By LINDON DODD
It was only his second day on the Arizona National Trail. The two gallons of water Steve Voelker had been carrying in his 50-pound camping pack was completely gone.
Although he had only been out of water for a little over an hour, this was the Arizona wilderness where one can dehydrate in a short amount of time. His last urine was already a rusty brown/red color. He told me when hiking such conditions, “Water is always an issue.”
In a stroke of good fortune, he had found a water cache which also included two ginger ales and a Shasta lemon-lime drink. The can had a small hole and he began to drink from that hole for an immediate thirst quencher. He then popped the top and saw them running out.
“Hell, I had been drinking ants!”
Voelker was making a sojourn that few people will ever undertake. He was hiking alone in what can certainly prove to be some very unforgiving terrain. Most would believe it to be even more of a calculated risk for a man who is 68 years old.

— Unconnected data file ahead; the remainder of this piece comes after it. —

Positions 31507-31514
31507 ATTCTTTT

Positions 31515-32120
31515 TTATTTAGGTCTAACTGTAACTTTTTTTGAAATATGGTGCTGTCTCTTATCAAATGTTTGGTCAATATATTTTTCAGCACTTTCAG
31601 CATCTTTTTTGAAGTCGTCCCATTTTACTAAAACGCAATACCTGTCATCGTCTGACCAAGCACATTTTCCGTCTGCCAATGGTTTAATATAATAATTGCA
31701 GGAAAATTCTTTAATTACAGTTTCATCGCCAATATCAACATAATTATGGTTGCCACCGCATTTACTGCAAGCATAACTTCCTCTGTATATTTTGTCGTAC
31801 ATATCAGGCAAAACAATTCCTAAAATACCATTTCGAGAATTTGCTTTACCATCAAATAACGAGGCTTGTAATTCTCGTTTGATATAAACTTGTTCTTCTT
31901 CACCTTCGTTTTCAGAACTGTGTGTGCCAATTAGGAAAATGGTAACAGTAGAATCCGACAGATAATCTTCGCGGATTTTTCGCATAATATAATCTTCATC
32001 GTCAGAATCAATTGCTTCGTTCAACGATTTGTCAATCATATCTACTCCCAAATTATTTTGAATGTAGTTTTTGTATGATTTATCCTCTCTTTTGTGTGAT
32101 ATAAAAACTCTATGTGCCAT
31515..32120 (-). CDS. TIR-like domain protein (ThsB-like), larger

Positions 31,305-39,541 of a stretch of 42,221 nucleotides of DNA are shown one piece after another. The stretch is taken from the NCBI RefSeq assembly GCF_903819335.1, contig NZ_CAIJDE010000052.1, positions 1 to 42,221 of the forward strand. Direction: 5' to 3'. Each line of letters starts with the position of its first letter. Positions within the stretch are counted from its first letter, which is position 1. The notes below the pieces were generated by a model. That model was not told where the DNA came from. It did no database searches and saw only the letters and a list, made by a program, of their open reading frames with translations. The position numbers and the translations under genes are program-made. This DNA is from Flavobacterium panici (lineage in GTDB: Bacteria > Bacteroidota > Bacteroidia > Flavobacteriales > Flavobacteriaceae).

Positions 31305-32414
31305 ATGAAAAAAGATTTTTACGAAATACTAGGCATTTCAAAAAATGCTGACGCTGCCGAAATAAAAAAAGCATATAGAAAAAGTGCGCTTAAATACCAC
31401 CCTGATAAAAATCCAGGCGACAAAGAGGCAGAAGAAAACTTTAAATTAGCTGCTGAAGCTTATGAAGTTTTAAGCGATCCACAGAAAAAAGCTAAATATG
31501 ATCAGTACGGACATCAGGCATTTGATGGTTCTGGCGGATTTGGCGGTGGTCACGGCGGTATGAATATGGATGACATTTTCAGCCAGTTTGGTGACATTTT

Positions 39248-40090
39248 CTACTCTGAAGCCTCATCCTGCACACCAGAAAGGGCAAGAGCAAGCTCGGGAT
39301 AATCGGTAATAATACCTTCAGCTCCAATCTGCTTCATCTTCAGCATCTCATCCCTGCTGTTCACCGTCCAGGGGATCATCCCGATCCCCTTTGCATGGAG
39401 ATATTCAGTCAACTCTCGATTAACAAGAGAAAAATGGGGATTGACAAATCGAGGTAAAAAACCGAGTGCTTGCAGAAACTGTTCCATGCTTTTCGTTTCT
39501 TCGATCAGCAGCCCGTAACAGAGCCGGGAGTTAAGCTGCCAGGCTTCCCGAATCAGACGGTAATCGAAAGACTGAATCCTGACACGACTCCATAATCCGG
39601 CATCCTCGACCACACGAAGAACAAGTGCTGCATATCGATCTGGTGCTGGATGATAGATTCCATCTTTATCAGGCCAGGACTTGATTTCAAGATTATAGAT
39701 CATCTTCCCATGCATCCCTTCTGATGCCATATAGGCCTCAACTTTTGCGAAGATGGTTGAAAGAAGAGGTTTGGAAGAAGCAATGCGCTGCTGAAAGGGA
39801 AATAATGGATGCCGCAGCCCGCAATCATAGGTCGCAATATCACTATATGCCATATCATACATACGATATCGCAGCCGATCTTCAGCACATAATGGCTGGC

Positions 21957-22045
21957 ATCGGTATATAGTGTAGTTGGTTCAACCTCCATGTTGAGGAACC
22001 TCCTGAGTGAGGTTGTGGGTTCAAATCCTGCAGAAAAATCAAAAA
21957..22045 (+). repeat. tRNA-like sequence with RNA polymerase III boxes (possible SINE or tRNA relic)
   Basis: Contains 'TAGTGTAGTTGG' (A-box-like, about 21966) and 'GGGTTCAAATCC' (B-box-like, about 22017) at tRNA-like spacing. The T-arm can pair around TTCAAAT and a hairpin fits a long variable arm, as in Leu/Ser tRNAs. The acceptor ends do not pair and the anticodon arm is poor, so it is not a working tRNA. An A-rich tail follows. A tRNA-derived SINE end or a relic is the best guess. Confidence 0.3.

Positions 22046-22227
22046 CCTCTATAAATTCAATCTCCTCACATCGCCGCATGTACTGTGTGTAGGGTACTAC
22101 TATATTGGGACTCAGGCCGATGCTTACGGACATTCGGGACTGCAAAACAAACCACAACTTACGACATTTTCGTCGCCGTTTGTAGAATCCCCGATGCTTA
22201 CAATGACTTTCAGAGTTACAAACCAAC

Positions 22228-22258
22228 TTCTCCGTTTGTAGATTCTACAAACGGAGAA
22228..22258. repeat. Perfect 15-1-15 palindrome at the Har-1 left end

JOURNAL ENTRY 8/18/13
“Just had a big scare, deputy sheriff outside my tent named Bundy. My In Reach that had not been tracking properly emergency beacon had gone off. He hiked 3 miles to find me.”
To train he had walked 10 miles per day on a treadmill and hiked in local park trails carrying his pack; 50 pounds of food and supplies that did not include the two gallons of water. One day on the Arizona trail, he hiked 23 miles.
Kim, Cameron and I have hiked some of the national park trails — always on a day trip. Carrying snacks and adequate water are not luxuries. Our hikes had always been for a few hours.
Voelker often spent days alone and slept by himself in a lean-to set up overnight in a land full of bears and mountain lions among the unwelcoming nocturnal wildlife. He spent one evening watching bats catch insects at eye-level responding to the night light attached to his head. On another evening, he was sure he heard a bear’s grunting close to his camp. After some anxious moments, the growls and whatever was making them disappeared into the night.
JOURNAL ENTRY 8/21/13